Grace's Guide To British Industrial History

Registered UK Charity (No. 115342)

Grace's Guide is the leading source of historical information on industry and manufacturing in Britain. This web publication contains 147,919 pages of information and 233,587 images on early companies, their products and the people who designed and built them.

Grace's Guide is the leading source of historical information on industry and manufacturing in Britain. This web publication contains 147,919 pages of information and 233,587 images on early companies, their products and the people who designed and built them.

James Compton Merryweather

From Graces Guide

James Compton Merryweather (1840-1917) of Merryweather and Sons

Son of Moses Merryweather

Apprenticed with Mr McConnell at Wolverton Works and then articled with Mr Edward Field in London[1]

Partner in McGlashan and Merryweather

Described his experience of small steam carriages in the early days of powered vehicles:

"... I had many journeys to Barnet, Streatham, Margate, and other places, in the night time. This motor car had a horizontal steam boiler, a double- cylinder engine, and seats for eight persons. It could run fifteen miles an hour on the level, and ten miles an hour up hill. It made no noise, no smell, no exhaust,and was only stopped running by the law which prohibited a speed of over four miles an hour."[2]

J. C. Merryweather invented the Canvas Fire escape chute and various hand held fire extinguishers, such as the 'Konus Kemik', the 'C. T. C.' and the 'Fire Suds'.


1918 Obituary [3]

JAMES COMPTON MERRYWEATHER was born at Clapham, London, on 12th March 1840.

He was educated at Chatham House, Ramsgate, and began his engineering training at the Wolverton Works of the London and North Western Railway.

On leaving Wolverton he spent a short time with the firm of McGlashan and Co., coppersmiths, in which he became a partner, but in 1864, owing to the increase in the work at Long Acre, and the failing health of his elder brother Richard, he joined his father in the fire-engine business.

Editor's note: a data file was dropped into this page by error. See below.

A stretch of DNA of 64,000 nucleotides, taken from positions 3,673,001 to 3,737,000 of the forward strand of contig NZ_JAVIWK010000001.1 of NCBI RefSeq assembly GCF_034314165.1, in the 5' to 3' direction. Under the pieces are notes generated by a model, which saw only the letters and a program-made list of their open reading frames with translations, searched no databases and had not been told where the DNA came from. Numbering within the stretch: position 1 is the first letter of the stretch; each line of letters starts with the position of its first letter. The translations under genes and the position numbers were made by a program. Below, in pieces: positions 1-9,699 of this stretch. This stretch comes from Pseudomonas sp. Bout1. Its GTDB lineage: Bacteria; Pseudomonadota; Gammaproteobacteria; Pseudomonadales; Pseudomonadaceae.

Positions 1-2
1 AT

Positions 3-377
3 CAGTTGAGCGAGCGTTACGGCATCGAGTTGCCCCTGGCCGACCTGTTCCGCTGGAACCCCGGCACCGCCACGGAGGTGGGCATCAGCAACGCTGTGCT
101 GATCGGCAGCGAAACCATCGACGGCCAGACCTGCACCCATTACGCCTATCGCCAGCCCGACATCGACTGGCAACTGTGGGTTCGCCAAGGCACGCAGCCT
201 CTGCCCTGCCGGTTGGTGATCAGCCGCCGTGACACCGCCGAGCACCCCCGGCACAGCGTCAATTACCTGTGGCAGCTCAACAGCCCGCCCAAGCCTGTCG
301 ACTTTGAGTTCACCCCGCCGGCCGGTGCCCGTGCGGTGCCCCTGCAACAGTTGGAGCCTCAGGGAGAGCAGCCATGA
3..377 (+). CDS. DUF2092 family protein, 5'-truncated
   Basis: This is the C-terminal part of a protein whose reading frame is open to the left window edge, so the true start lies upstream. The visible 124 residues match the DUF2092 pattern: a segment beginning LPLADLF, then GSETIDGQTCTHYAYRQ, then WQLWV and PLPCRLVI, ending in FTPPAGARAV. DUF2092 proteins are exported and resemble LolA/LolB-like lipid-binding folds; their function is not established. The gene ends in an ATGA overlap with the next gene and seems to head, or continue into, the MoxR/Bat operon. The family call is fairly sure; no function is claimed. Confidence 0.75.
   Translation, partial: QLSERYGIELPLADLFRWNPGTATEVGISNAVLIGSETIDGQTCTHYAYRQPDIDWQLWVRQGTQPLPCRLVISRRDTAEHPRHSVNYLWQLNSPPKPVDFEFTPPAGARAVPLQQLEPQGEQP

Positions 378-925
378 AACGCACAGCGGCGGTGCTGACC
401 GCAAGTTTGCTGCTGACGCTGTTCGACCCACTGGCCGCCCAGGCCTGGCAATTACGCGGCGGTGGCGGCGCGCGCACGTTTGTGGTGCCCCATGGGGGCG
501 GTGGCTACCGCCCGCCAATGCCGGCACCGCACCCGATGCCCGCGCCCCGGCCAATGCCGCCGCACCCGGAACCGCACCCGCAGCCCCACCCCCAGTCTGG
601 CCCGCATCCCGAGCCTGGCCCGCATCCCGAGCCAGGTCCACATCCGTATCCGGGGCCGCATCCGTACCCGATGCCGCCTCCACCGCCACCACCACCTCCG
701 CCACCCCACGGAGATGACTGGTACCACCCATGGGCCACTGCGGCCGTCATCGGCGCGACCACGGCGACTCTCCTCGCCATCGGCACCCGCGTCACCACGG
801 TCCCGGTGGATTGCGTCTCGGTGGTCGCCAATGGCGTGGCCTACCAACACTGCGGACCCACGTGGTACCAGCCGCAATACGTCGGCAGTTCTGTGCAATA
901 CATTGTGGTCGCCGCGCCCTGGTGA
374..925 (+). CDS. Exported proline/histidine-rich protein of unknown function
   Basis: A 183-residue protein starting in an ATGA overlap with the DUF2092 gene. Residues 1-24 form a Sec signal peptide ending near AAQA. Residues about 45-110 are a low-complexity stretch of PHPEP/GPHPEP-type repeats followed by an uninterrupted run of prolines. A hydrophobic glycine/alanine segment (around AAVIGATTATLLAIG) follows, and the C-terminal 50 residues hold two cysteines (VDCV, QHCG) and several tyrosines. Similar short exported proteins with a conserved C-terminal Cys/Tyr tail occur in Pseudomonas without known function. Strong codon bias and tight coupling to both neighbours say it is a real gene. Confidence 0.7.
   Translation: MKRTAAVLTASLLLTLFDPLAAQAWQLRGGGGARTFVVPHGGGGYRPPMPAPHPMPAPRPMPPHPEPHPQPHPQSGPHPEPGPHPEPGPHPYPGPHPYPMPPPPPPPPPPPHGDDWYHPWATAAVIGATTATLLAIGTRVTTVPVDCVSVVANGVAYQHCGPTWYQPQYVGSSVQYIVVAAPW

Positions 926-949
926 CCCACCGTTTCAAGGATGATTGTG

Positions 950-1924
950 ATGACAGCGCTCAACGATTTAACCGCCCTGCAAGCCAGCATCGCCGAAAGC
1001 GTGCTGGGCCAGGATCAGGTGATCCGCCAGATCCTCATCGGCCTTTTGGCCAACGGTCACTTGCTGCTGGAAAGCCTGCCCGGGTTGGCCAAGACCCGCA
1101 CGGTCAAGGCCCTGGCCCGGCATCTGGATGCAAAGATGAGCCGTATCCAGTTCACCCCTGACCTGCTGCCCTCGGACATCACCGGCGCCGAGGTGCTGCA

He at first took over the control of the coppersmiths' department at Lambeth which prospered exceedingly, and at the same time he was interested in and had much to do, in conjunction with his brother Richard, with the introduction of steam fire-engines.

A few years later, owing to the death of his father and the retirement of his brother Richard, he became head of the firm. In collaboration with his brother Henry, he was chiefly responsible for the development of steam tramway-engines, of which a description was given in the discussion on A. Mallet's Paper on "Mechanical Traction upon Tramways"; and under his direction, the firm in recent years acquired world-wide renown as pioneers of the motor fire-engine industry, the first engine of this type being placed on the road in 1899.

He was the author of two standard works, the "Fire-Brigade Handbook" and "Fire Protection of Mansions," and was associated with practically all the improvements in fire-extinguishing methods during the past 50 years.

Some years ago he established the first weaving shop for the manufacture of canvas hose in London.

His death took place at his residence in Whitehall Court, Westminster, on 24th November 1917, at the age of seventy-seven.

He became a Member of this Institution in 1875.



See Also

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Sources of Information

  1. Mechanical Engineer records
  2. The Engineering Times 1899 [1]
  3. 1918 Institution of Mechanical Engineers: Obituaries